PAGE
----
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Migration of Mirror Set out of WHS 2011 into Server 2011 RRS feed

  • Question

  • Good morning and thank you in advance for any help or direction in this matter.

    I have a WHS 2011 server that had the OS drive fail.  In the machine was a mirrored array I had created that were/are both functioning correctly.

    Until I can get the WHS 2011 server rebuilt, I was going to move the mirror array into a secondary server here, which is SBS 2011.  I understand the underlying architecture of WHS 2011 and SBS 2011 are alike, I just want to make sure that I would run into no issues moving the mirror array over.

    I currently have the mirror array in the SBS 2011 machine, and Disk Management sees the two drives as 'Foreign' and is asking if I want to import.   Will I adversely effect any of the data on that mirror array if I import it into SBS 2011?  Is there 'no going back' once I migrate it?  Or should I be able to replace it in the WHS 2011 machine once I have the OS drive rebuilt?

    And if anyone can please refresh me, I have not done a procedure like this in I don't know how long.  The Import function in SBS 2011 will NOT wipe the data correct?  I am expecting the data and drive structure will be kept on the Import process as I am not 'Initializing' the drive(s).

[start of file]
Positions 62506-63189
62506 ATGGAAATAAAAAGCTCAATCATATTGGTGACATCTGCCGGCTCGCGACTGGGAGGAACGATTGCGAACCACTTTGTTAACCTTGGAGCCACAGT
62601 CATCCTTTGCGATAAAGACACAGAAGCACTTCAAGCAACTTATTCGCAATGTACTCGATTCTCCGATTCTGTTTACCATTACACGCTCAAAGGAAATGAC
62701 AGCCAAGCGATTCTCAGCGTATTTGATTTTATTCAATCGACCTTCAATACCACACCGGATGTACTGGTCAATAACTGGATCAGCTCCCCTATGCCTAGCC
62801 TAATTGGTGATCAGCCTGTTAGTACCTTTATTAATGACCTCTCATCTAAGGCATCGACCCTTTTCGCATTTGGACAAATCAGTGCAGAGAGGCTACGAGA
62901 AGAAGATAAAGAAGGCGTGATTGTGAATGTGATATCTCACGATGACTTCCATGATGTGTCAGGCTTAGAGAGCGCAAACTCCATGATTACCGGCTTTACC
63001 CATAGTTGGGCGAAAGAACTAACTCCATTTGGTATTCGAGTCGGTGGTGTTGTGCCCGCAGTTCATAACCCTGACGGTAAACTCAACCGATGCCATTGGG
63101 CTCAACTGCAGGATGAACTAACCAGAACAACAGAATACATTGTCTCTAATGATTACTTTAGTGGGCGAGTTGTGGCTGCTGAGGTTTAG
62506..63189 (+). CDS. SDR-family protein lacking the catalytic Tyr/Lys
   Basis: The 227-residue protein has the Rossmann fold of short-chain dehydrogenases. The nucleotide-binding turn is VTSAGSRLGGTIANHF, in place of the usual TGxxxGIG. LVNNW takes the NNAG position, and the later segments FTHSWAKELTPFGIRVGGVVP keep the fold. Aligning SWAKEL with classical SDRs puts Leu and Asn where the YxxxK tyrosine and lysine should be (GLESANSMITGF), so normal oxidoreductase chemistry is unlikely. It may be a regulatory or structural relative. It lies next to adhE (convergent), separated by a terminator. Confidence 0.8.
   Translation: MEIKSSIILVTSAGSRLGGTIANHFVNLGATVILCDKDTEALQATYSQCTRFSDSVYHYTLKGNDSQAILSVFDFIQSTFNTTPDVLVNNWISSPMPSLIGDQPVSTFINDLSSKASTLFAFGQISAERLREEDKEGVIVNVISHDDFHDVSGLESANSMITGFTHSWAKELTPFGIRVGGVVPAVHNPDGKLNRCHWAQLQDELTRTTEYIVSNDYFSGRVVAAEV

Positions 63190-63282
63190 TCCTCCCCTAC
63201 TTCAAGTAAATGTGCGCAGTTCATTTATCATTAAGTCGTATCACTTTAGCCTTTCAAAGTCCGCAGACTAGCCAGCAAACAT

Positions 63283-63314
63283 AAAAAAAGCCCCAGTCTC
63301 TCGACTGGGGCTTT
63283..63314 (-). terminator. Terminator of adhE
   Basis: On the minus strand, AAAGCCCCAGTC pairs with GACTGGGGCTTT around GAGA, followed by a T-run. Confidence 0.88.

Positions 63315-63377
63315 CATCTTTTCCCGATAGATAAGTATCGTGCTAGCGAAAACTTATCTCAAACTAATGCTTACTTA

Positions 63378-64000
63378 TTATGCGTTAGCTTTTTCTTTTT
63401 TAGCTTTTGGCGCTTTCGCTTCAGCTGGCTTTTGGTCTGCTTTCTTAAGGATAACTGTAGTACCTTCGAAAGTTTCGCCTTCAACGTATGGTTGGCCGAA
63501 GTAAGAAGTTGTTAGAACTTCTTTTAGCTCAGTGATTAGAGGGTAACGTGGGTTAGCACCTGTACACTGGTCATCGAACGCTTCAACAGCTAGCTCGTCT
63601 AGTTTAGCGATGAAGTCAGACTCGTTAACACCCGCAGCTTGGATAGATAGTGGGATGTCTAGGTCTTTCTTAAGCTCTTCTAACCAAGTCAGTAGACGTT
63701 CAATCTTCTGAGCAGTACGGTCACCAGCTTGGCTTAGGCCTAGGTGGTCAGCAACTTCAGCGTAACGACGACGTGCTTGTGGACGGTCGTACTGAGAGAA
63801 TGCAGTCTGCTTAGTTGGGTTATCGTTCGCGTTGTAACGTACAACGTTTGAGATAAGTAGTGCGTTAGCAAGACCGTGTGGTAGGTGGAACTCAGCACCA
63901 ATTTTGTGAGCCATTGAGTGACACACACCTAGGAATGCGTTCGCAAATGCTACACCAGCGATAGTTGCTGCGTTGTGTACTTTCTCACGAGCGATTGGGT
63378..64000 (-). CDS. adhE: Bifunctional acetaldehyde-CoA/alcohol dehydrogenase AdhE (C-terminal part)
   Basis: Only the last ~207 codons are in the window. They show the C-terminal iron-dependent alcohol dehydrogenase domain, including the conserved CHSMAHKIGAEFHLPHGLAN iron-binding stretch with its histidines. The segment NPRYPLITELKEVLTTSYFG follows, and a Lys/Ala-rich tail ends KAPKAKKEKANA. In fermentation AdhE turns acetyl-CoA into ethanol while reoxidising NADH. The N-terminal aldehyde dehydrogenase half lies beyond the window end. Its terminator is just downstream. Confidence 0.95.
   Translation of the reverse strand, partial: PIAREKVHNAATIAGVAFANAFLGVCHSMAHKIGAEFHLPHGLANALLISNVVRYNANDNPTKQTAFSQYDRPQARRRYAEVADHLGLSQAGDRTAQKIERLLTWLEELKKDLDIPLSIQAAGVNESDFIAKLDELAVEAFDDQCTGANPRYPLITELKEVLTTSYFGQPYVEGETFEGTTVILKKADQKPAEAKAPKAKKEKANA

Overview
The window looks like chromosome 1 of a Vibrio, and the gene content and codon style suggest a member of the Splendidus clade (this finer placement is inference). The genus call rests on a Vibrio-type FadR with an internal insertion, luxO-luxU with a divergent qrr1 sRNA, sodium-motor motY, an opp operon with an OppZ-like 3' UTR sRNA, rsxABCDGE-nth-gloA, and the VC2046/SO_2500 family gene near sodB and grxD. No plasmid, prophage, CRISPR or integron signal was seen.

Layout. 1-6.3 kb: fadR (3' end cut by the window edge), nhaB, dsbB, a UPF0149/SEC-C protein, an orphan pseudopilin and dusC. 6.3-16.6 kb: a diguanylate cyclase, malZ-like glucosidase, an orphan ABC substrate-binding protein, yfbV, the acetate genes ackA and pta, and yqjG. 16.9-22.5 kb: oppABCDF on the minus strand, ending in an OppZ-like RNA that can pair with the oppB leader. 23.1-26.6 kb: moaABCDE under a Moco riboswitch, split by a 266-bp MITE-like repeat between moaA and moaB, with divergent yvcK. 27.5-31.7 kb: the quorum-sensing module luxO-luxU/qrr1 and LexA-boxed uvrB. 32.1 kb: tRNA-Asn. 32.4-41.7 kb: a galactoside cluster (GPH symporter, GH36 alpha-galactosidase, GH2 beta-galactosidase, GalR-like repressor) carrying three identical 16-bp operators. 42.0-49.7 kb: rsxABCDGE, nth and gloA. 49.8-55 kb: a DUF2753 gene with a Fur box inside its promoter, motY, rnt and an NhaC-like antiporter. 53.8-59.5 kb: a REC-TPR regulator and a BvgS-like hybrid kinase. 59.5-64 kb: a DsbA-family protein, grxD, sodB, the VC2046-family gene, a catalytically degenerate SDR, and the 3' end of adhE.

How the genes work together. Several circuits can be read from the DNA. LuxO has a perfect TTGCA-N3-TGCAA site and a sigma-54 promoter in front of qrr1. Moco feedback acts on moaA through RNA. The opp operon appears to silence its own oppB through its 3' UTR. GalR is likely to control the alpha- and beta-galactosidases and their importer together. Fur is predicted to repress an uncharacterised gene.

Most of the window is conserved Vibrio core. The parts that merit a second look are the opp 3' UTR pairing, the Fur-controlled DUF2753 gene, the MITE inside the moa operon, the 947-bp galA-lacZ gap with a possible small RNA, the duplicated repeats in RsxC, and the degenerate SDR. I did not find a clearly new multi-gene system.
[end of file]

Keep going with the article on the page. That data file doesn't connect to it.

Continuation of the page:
Thank you again for any time and help in this issue.  I appreciate your time.

    -Andrew

    CMS

    Thursday, November 15, 2012 6:15 PM

Answers

  • I have configured and used many dynamic disks with Windows systems.  When you move a dynamic disk of any kind (striped, mirrored, spanned, single) to another system the disk must be imported. It's a common and expected behavior.

    One of the reasons that I use dynamic disks in Windows (instead of motherboard-based RAID solutions such as Intel's) is for this portability.  I have never had any kind of problem doing this, but of course I cannot guarantee anything for you. 

    I would ensure that BOTH disks are installed correctly to the on-board SATA controller and are visible to the BIOS and in Disk Manager.  They should be marked as 'Foreign' in Disk Manager.  Do not try to import only one of the mirrored disks.

    Before you proceed, see the section under importing foreign disks here:

    http://technet.microsoft.com/en-us/library/cc771775.aspx#BKMK_4

    • Marked as answer by James Xiong Friday, November 30, 2012 1:30 AM
    Tuesday, November 20, 2012 11:24 AM

All replies